January 1986 Council Minutes
JANUARY 1986 COUNCIL MINUTES
The Council met on 6 January 1986, at 2:05 PM in the O'Hare Room of the Hyatt
Regency, New Orleans. Members present were S. Armentrout, J.G. Arthur, R.A.
Askey, R.G. Bartle, H. Bass, F.E. Browder,D.M. Burns, Jr., W.W. Comfort, M.G.
Crandall, D. Eisenbud, W. Gautschi, J.R. Gilman, M. Hochster, W.B.Johnson,
I. Kaplansky, I. Kra, M. Lowengrub, R.B. Melrose, T.K. Milnor, M.S. Montgomery,
G.D. Mostow, J.E. Osborn, D.S. Passman, F.P. Peterson, E. Pitcher, M.B. Pour
E. H. Rossi, L. P. Rothschild. G.R.Sell, L.W. Small, C.L. Ternq, A. Terras,
W.A. Veech, D.A. Vogan, Jr., R.O. Wells, Jr., and R.F. Williams. Those invited
with the privilege of the floor included C. Davis, P. Griffiths, K. Hoffman, P.
Sally, Jr., M. Sward, and A. Thaler. Also present were V. Biber, W.J. LeVeque,
J.W. Maxwell, J. Selfridge, J.A. Voytuk, and W.B. Woolf. President Kaplansky
was in the chair.
1.1 MINUTES OF 11 August 1985. These had been distributed by mail and were
1.2 MINUTES OF 5 APRIL 1984. Although these minutes had already been approved,
the Secretary observed an error. The heading of item 1.2 should read:
1.2 Minutes of Council Business by Mail of 20 February 1984.
The correction was approved.
COMMITTEES AND BOARDS
4.1 COUNCIL MEETING. The Council recognized that with no action there would be
no meeting of the Council in August 1986 inasmuch as there is no Summer Meeting
in deference to ICM-86. The Council agreed to name ten candidates
member-at-large at the May meeting of the Council. This is opposed to the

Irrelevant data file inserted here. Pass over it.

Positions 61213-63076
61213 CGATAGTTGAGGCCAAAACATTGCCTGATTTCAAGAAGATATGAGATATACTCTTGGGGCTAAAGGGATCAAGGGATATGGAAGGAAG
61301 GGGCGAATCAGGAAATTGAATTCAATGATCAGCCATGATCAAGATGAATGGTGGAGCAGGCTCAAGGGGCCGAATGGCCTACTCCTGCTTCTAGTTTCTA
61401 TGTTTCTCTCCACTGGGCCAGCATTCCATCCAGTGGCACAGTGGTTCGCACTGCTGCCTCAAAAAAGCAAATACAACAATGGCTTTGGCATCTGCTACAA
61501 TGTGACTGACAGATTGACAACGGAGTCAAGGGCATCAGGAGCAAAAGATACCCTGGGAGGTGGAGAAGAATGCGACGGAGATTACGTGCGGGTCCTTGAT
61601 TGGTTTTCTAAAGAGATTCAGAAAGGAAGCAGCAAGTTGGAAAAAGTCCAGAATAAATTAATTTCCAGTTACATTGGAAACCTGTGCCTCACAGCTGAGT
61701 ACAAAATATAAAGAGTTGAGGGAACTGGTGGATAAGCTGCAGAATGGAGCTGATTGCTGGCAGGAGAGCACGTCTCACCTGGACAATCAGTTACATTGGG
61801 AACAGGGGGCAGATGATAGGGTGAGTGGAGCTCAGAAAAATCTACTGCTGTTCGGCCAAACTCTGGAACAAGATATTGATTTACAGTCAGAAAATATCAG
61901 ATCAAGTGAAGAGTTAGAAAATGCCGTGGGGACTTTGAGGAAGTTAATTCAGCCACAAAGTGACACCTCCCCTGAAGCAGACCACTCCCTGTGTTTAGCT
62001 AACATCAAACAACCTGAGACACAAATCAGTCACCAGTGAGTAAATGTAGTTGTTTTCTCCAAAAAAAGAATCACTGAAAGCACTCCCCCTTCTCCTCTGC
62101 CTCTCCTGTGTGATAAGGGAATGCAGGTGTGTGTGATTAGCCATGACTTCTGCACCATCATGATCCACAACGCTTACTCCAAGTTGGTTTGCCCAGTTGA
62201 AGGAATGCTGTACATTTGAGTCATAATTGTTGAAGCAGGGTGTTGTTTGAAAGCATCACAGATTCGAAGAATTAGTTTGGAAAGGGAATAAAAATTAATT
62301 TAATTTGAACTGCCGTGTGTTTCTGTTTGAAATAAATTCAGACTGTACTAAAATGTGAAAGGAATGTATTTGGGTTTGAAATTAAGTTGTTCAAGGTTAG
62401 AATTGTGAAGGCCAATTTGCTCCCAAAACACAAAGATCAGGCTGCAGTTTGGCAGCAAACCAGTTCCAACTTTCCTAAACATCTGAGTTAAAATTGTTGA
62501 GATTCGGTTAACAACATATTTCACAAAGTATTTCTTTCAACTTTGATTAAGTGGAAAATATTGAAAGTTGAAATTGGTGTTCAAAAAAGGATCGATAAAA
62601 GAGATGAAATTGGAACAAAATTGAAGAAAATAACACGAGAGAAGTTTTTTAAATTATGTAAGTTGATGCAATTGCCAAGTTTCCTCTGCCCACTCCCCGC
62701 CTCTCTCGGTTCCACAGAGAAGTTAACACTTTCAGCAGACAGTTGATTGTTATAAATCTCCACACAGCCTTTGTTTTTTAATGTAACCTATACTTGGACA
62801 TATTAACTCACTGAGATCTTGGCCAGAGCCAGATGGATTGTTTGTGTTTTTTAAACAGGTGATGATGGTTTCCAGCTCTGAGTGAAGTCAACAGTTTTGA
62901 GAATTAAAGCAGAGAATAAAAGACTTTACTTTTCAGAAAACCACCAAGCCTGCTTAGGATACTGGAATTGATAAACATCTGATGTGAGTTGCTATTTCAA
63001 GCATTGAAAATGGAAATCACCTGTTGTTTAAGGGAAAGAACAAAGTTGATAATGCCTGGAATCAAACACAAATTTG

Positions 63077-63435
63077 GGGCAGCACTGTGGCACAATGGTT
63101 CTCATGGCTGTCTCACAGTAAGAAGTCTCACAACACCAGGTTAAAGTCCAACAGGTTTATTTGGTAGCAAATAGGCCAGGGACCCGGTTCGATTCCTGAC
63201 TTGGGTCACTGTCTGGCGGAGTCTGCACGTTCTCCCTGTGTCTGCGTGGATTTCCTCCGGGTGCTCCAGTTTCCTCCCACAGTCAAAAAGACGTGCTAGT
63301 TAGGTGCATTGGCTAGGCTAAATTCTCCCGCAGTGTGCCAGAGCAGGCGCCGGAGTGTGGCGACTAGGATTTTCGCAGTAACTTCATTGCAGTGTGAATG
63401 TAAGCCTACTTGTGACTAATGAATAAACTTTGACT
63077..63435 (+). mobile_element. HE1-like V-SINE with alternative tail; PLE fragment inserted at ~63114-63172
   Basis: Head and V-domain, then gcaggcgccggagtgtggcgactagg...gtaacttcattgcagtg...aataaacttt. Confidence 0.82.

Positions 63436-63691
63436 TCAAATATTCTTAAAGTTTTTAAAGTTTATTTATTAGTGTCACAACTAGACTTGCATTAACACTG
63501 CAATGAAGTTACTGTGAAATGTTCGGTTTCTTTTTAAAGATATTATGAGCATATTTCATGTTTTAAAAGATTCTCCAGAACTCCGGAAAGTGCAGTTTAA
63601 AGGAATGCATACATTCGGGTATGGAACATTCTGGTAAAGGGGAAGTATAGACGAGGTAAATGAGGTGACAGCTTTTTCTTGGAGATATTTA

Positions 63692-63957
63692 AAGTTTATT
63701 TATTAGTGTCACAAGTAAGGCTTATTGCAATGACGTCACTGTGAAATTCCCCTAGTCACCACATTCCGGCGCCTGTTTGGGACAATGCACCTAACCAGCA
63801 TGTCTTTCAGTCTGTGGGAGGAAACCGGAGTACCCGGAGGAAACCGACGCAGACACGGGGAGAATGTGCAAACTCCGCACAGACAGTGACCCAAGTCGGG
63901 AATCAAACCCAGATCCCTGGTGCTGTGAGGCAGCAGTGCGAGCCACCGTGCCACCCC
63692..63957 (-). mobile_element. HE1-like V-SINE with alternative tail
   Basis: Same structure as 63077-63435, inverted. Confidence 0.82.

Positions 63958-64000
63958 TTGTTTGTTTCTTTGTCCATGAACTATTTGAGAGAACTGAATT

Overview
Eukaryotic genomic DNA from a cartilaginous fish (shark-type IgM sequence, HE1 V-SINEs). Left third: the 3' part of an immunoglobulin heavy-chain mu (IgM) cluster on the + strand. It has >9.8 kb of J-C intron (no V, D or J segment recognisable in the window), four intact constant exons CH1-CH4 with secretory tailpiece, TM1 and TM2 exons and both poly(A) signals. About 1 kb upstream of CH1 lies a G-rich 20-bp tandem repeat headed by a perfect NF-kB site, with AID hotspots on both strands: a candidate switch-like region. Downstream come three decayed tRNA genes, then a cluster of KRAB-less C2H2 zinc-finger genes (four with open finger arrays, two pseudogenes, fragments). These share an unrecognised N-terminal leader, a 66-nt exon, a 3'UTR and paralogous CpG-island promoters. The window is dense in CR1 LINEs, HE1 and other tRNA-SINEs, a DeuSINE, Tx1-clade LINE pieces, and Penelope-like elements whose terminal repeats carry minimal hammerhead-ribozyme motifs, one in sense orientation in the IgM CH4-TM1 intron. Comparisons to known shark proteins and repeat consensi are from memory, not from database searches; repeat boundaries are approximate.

usual practice of naming seven in April and bringing the total to ten in
August. The Council agreed to handle irregularities in the nominating
procedures by mail ballot.
4.2 TRANSACTIONS EDITORS. The EC recommended that the managing editor of the
TRANSACTIONS be a member of the Editorial Committee. It was noted that the
managing editor will not ordinarily be a member of the committee already, and
in that event, it was further recommended that the committee be enlarged by one
to include the managing editor. The intent is that the managing editor can
then either be the chairman of the committee and represent the committee on the
Council, or be delegated by the chairman to represent the committee on the
Council. The Council approved. It was noted that the immediate effect is to
make William B. Johnson, managing editor, be a Council member for 1986.
4.3 NEW JOURNAL. The Committee to Monitor Problems in Communication, was
charged by the EC with consideration of the scientific aspects of a proposal to
establish a new journal. The source was the Trustees' Committee on Publication
Program. Comm.-Comm. reviewed the proposal that came to it, concurred with it,
and recommended it to the EC, which approved and forwarded the recommendation,
that a new journal, provisionally titled THE JOURNAL OF THE AMERICAN
MATHEMATICAL SOCIETY, be established with the following considerations as to